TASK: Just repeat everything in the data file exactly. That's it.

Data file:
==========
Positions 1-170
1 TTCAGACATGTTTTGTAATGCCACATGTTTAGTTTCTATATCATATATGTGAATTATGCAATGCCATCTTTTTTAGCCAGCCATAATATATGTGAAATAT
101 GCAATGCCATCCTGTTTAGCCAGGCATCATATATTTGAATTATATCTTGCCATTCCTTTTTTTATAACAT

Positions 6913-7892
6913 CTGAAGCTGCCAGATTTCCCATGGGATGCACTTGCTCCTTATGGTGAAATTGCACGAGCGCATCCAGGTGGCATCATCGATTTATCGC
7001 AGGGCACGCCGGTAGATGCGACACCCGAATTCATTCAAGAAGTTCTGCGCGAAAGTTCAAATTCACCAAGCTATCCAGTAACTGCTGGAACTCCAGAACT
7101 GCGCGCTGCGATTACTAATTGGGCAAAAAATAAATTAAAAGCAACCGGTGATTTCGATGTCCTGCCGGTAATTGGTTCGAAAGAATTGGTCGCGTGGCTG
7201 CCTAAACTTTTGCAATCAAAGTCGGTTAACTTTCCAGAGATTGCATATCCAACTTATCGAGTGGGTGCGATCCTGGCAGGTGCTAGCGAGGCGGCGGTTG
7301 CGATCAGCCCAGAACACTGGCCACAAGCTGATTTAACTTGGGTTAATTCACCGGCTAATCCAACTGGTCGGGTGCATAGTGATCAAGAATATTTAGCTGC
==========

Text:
Positions 1-170
1 TTCAGACATGTTTTGTAATGCCACATGTTTAGTTTCTATATCATATATGTGAATTATGCAATGCCATCTTTTTTAGCCAGCCATAATATATGTGAAATAT
101 GCAATGCCATCCTGTTTAGCCAGGCATCATATATTTGAATTATATCTTGCCATTCCTTTTTTTATAACAT

Positions 6913-7892
6913 CTGAAGCTGCCAGATTTCCCATGGGATGCACTTGCTCCTTATGGTGAAATTGCACGAGCGCATCCAGGTGGCATCATCGATTTATCGC
7001 AGGGCACGCCGGTAGATGCGACACCCGAATTCATTCAAGAAGTTCTGCGCGAAAGTTCAAATTCACCAAGCTATCCAGTAACTGCTGGAACTCCAGAACT
7101 GCGCGCTGCGATTACTAATTGGGCAAAAAATAAATTAAAAGCAACCGGTGATTTCGATGTCCTGCCGGTAATTGGTTCGAAAGAATTGGTCGCGTGGCTG
7201 CCTAAACTTTTGCAATCAAAGTCGGTTAACTTTCCAGAGATTGCATATCCAACTTATCGAGTGGGTGCGATCCTGGCAGGTGCTAGCGAGGCGGCGGTTG
7301 CGATCAGCCCAGAACACTGGCCACAAGCTGATTTAACTTGGGTTAATTCACCGGCTAATCCAACTGGTCGGGTGCATAGTGATCAAGAATATTTAGCTGC